EMERGENCY services who attended the scene of Sunday’s tragedy at Portballintrae in which 10-year-old Bethany Cousins from Lurgan died, have denied claims they were delayed in reaching the scene.
It had been claimed that a bollard, put in place by Moyle District Council in 2006 for safety reasons, had prevented them from getting to the scene.
Vehicles can get onto the beach via Sand Rodden, a small track leading through the dunes.
The Bushmills and Causeway Railway runs over it and a bollard is in place to stop vehicles going onto the tracks – but it can be lowered if unlocked by a key.
Nevin Taggart, 67, a retired teacher living near Bushmills, said that in the past, fire vehicles had been barred from gaining access to quell small blazes.
It was rumoured there were similar problems on Sunday.
But the Coastguard’s Gordon Munro, in the area at the time of the emergency, said: “We had no problems of access because we had keys for any barriers.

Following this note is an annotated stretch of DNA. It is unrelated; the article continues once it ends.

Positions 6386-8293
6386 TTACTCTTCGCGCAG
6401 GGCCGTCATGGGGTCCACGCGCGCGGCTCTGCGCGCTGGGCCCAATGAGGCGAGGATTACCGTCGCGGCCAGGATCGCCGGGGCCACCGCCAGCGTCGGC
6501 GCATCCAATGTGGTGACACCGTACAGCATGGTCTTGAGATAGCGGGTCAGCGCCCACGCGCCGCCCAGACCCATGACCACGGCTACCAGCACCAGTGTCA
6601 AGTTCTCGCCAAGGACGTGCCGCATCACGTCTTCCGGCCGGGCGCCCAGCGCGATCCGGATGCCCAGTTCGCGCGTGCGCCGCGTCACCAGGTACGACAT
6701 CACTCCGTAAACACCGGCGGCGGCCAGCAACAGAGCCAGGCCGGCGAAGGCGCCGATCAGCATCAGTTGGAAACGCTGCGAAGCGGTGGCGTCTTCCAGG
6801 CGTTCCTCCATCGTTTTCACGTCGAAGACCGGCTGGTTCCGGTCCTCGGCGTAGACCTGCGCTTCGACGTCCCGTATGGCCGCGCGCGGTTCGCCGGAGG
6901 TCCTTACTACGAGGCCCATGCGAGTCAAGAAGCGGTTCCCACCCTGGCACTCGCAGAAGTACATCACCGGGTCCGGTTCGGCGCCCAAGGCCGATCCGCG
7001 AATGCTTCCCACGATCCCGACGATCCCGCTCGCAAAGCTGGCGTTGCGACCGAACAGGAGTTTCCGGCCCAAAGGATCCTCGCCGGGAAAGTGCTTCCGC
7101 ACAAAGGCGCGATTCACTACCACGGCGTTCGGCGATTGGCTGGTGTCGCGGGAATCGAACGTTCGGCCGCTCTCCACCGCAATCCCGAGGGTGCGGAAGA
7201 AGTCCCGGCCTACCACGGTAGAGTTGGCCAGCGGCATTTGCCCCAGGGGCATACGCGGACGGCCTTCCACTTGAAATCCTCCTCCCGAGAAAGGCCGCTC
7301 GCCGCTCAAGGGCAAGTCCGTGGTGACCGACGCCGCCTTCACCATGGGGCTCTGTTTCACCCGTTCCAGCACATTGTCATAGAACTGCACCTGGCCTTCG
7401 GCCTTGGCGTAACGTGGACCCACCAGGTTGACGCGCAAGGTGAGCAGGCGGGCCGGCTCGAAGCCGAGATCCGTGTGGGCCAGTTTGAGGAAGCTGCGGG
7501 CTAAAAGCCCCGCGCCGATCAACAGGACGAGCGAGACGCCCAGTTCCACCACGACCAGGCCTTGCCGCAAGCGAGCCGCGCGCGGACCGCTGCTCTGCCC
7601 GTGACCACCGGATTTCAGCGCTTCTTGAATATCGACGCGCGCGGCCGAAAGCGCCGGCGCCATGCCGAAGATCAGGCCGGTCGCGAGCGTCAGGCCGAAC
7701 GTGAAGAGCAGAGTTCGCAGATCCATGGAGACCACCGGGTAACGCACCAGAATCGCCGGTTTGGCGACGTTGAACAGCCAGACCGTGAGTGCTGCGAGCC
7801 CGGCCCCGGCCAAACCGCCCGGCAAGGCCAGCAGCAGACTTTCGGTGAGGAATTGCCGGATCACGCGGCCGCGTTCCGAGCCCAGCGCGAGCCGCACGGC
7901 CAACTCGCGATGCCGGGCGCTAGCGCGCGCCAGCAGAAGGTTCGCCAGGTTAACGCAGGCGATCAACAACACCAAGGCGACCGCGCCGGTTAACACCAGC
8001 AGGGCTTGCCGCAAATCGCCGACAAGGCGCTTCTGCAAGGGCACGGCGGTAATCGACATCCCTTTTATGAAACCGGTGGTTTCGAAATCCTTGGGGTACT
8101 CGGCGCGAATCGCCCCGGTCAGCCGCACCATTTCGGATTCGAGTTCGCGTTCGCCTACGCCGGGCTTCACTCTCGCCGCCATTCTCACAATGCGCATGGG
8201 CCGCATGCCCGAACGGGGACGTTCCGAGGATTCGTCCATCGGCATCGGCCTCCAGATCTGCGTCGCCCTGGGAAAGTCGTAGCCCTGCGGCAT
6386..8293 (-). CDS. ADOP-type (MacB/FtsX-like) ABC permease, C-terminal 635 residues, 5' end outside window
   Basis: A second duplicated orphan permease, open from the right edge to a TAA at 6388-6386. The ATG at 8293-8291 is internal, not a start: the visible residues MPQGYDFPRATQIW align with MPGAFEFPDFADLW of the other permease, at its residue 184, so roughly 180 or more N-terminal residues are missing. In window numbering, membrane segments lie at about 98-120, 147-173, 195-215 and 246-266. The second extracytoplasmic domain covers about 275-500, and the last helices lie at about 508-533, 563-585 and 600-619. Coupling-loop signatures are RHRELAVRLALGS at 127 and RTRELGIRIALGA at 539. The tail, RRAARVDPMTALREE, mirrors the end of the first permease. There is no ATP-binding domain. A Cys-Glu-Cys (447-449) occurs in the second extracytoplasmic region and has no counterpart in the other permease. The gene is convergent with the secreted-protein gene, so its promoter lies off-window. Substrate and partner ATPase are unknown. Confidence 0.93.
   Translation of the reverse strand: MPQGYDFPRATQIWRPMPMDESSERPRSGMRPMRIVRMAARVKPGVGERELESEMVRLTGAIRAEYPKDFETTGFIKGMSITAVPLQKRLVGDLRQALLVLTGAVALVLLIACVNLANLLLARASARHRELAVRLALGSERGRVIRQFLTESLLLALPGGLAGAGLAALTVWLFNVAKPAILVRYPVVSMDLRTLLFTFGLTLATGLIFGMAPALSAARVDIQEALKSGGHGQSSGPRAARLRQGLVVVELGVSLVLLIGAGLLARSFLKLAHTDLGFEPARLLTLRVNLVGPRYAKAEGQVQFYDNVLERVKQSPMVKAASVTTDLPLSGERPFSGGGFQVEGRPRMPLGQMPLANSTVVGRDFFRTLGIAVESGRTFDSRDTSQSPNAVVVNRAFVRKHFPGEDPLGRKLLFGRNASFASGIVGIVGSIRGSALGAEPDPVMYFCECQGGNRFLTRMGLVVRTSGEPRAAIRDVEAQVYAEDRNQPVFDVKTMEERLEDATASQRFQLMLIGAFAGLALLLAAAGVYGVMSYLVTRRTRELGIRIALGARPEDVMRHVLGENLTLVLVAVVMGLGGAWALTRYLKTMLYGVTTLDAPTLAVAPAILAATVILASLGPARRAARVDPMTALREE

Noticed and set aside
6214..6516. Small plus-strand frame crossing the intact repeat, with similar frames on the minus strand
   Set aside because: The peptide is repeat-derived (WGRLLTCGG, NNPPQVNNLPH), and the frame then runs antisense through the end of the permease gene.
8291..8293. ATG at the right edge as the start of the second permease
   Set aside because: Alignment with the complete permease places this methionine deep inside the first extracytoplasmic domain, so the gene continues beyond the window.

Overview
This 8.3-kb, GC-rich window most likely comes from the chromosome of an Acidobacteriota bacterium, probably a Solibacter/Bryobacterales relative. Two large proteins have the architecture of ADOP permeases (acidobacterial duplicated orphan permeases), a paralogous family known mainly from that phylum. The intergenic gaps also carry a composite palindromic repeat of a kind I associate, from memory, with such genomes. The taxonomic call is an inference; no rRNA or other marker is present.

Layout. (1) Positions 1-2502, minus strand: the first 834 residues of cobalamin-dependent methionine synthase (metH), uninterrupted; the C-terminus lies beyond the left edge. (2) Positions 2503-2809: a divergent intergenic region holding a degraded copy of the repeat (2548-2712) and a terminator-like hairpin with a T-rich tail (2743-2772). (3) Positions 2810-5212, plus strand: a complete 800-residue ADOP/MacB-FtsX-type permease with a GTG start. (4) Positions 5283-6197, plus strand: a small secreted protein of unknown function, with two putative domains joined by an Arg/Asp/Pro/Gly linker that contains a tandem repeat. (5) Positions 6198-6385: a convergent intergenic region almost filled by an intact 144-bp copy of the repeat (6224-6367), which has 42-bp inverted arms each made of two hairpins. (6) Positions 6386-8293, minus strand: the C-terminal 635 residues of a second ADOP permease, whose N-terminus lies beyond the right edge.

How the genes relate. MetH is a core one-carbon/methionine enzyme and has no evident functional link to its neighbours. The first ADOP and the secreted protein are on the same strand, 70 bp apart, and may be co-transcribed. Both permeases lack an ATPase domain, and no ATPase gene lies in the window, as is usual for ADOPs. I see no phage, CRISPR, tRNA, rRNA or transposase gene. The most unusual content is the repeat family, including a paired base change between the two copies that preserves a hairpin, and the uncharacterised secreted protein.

“We had no delays in any shape or form. It was already unlocked when we arrived.
“When I arrived on the scene, all my guys were on the beach. All the emergency vehicles were there within a minute or two of each other.”
Mr Munro, manager of the Coastguard’s Belfast North sector, which covers Londonderry to the Lagan Weir, said the first ambulance crew parked at Portballintrae golf course, then ran along the beach towards the casualty.
A four-wheel drive ambulance then arrived via Sand Rodden.
Mr Munro said: “Unfortunately, it does happen that people fall into the water and or get caught in riptides. Sometimes they get out of it, sometimes they don’t.
“It’s a terrible tragedy. This girl’s lost her life when she was on holiday, bodyboarding and enjoying herself.”
The ambulance service also moved to quash rumours, saying: “NIAS staff were able to unlock the access and were followed onto the beach by Coastguard vehicles taking great care to navigate a course through bollards at the entrance.
“Local NIAS officers are content that the access point used initially facilitated the earliest possible access to the patient.”